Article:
10 steps to take when setting up your remote contact centre
6th October 2020
This year’s Twilio SIGNAL conference has been, like lots of things in 2020, a very different one – hosted entirely online, with drop-in sessions, customisable avatars for delegates, and even its own ‘developer mode’.
And despite the limitations imposed by the ongoing pandemic, the meet-up was bigger than ever. More than 40,000 people were able to attend: ten times the usual number.
The big highlight for me personally was the fireside chat between Twilio CEO Jeff Lawson and Barack Obama. But before we get onto that, let’s look at the event as a whole…
SIGNAL has been another example of businesses at the cutting edge of digital transformation showing their ability to adapt and innovate to overcome any challenge.
There were plenty of other examples of that highlighted during the show’s opening keynote.
We heard from Nike’s CEO John Donahoe about his company’s use of Twilio to enable in-store retail staff to assist e-commerce customers from home; and David Kerwar from Mount Sinai Health System talked about the revolutionary impact that chatbots and virtual video appointments have had on managing and reassuring patients.
I was particularly inspired by the work Twilio.org has been doing with United Way Worldwide in the US to connect staff and volunteers with citizens seeking help and support during the height of the pandemic.
At Zing, as a Twilio partner, we’ve been applying our own expertise in digital transformation to ensure customers and colleagues alike have been able to navigate lockdowns and other unexpected hurdles smoothly this year.
In his keynote address, Twilio CEO Jeff Lawson homed in on three key trends that we’ve seen accelerate this year:
Tony Lama, Twilio VP for worldwide contact centre sales, said that the pandemic caught many businesses flat-footed. Of course, he’s right. COVID-19 caught much of the world flat-footed.
But businesses like ours, and the others that make up Twilio’s partner programme, are defined by their flexibility and ability to innovate.
The team at Zing has been able to adapt quickly to the socially-distanced world of work – and assist our customers in doing the same.
Our workforce is one that’s naturally agile, and our tech literacy has paid dividends in being able to adopt new ways of getting the job done.
Jeff and Tony’s focus on the modern contact centre was one that particularly caught my ear.
The benefits of flexible, scalable, cloud-based solutions is one we’ve long advocated for at Zing.
In recent months, it’s been encouraging to see so many of our peers and customers come round to these benefits.
This summer, we’ve been able to offer our expert support to organisations thinking about shifting their contact operations to the cloud for the first time – and on hand to assist those looking to accelerate their existing transformation plans.
Tony mentioned that 75% of businesses are still using on-premise contact centre solutions.
Meanwhile, Twilio Flex has been the go-to for governments and health organisations running contact tracing operations around the world.
I suspect that this time next year – whether we meet at SIGNAL in person, or virtually once more – that that on-premise percentage will have dropped dramatically. And it’ll be a welcome change.
A contributing factor will no doubt be the new Flex Ecosystem announced during the keynote.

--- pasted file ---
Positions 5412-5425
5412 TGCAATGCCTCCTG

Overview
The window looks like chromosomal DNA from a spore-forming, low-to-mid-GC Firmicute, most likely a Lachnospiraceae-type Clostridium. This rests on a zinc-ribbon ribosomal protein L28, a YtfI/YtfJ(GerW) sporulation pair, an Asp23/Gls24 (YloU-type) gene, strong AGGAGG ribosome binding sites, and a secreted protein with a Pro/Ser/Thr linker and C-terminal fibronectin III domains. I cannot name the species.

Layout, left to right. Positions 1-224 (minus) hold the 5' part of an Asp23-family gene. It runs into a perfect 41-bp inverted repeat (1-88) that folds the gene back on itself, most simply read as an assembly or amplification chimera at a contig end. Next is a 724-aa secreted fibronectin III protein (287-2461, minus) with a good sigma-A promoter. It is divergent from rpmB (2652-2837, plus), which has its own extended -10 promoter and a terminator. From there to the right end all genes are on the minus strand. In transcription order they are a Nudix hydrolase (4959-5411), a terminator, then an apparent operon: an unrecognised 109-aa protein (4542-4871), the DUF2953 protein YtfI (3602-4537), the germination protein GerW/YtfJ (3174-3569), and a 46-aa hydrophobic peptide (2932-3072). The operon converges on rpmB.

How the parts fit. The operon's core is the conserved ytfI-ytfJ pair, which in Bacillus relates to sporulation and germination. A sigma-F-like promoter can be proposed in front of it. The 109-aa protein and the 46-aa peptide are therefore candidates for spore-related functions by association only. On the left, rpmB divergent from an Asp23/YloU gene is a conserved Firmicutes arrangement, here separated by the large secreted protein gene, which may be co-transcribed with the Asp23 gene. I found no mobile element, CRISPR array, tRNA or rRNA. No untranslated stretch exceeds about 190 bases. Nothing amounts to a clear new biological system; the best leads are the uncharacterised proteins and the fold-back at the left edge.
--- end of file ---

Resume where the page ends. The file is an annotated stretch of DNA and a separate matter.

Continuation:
By allowing businesses to integrate their existing suites with a new, formal ecosystem – including Google, Salesforce, Zendesk, and Calabrio products – transformation becomes an even smoother, and less daunting, process for businesses of all shapes and sizes.
Flex has always been about being, well, flexible. It’s a quality we pride ourselves on at Zing too. It allows us to build the future proof solutions our customers need, even when ‘future proof’ also needs to be ‘pandemic proof’.
I think Twilio understands that successful online events are made up of short and sweet sessions to keep everyone interested – and that’s how SIGNAL worked in the main. But they gave a full hour to Barack Obama and Jeff Lawson and, to be honest, they could have given them two.
As you would expect Obama gave an erudite view on the strange world we live in and spoke of the need for tolerance and getting closer to our local communities. It’s easy to get a malaise when thinking about the pandemic and the challenges communities have seen, in the US and across the world. But Obama always gives us hope.
And it was hope he also gave when talking about technology and the role it plays to tackle some of our biggest challenges.
Technology is a force multiplier and essential to achieving the goals you want to achieve.
What was interesting was also his experiences of introducing technology to solve problems at a US government level. And it’s strange how what he said would have chimed with every business in the world, because it was the same fundamental procurement and legacy system upgrade problem.
And, and one of the things I learned was that it’s often times just smarter, to go ahead and say, ‘Look, what is it that we’re going to be trying to do, given where technology is now where we anticipate it being 10 years from now 20 years from now’, rather than us trying to constantly do patchworks on, on systems that really archaic, let’s start from some from first principles, and think about what it is that we’re trying to accomplish, and then iterative way, build up from there, and have faith.
And it was on that idea of trying something new, having faith, but also learning from your mistakes.
It’ll be interesting to see how this year’s SIGNAL informs next year’s event. Jeff Lawson said he hoped that next year, it would be in person. But in the interests of ‘trying something new’, there’s been a lot to take away from SIGNAL 2020. Let’s see where the next year of working with Twilio takes us.
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